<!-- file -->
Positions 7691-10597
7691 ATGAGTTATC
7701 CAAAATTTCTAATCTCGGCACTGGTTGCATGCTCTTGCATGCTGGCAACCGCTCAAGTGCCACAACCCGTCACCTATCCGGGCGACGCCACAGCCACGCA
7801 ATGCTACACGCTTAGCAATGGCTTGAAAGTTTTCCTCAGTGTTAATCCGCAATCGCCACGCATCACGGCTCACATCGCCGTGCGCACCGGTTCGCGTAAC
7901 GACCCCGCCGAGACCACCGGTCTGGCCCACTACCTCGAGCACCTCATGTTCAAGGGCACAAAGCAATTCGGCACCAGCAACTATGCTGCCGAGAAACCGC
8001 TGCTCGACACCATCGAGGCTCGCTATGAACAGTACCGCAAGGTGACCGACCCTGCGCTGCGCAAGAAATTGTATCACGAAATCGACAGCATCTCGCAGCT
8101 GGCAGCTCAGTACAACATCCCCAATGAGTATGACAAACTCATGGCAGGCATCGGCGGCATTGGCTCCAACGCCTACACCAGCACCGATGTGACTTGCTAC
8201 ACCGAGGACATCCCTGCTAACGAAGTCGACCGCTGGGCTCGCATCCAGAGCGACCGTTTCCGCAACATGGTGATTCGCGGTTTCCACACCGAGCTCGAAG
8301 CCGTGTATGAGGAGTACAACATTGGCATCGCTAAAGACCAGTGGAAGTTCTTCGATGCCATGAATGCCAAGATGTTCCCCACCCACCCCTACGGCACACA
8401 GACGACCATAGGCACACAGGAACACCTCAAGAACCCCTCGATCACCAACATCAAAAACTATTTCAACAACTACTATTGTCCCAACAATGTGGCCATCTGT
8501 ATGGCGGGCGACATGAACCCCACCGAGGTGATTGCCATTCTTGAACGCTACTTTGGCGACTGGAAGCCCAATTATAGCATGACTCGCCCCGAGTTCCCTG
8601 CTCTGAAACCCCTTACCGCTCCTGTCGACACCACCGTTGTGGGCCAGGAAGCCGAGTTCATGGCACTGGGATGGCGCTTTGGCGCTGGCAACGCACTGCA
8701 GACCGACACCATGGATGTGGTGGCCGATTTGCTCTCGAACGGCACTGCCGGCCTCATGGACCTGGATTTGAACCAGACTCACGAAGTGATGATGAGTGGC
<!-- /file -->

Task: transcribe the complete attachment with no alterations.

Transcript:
Positions 7691-10597
7691 ATGAGTTATC
7701 CAAAATTTCTAATCTCGGCACTGGTTGCATGCTCTTGCATGCTGGCAACCGCTCAAGTGCCACAACCCGTCACCTATCCGGGCGACGCCACAGCCACGCA
7801 ATGCTACACGCTTAGCAATGGCTTGAAAGTTTTCCTCAGTGTTAATCCGCAATCGCCACGCATCACGGCTCACATCGCCGTGCGCACCGGTTCGCGTAAC
7901 GACCCCGCCGAGACCACCGGTCTGGCCCACTACCTCGAGCACCTCATGTTCAAGGGCACAAAGCAATTCGGCACCAGCAACTATGCTGCCGAGAAACCGC
8001 TGCTCGACACCATCGAGGCTCGCTATGAACAGTACCGCAAGGTGACCGACCCTGCGCTGCGCAAGAAATTGTATCACGAAATCGACAGCATCTCGCAGCT
8101 GGCAGCTCAGTACAACATCCCCAATGAGTATGACAAACTCATGGCAGGCATCGGCGGCATTGGCTCCAACGCCTACACCAGCACCGATGTGACTTGCTAC
8201 ACCGAGGACATCCCTGCTAACGAAGTCGACCGCTGGGCTCGCATCCAGAGCGACCGTTTCCGCAACATGGTGATTCGCGGTTTCCACACCGAGCTCGAAG
8301 CCGTGTATGAGGAGTACAACATTGGCATCGCTAAAGACCAGTGGAAGTTCTTCGATGCCATGAATGCCAAGATGTTCCCCACCCACCCCTACGGCACACA
8401 GACGACCATAGGCACACAGGAACACCTCAAGAACCCCTCGATCACCAACATCAAAAACTATTTCAACAACTACTATTGTCCCAACAATGTGGCCATCTGT
8501 ATGGCGGGCGACATGAACCCCACCGAGGTGATTGCCATTCTTGAACGCTACTTTGGCGACTGGAAGCCCAATTATAGCATGACTCGCCCCGAGTTCCCTG
8601 CTCTGAAACCCCTTACCGCTCCTGTCGACACCACCGTTGTGGGCCAGGAAGCCGAGTTCATGGCACTGGGATGGCGCTTTGGCGCTGGCAACGCACTGCA
8701 GACCGACACCATGGATGTGGTGGCCGATTTGCTCTCGAACGGCACTGCCGGCCTCATGGACCTGGATTTGAACCAGACTCACGAAGTGATGATGAGTGGC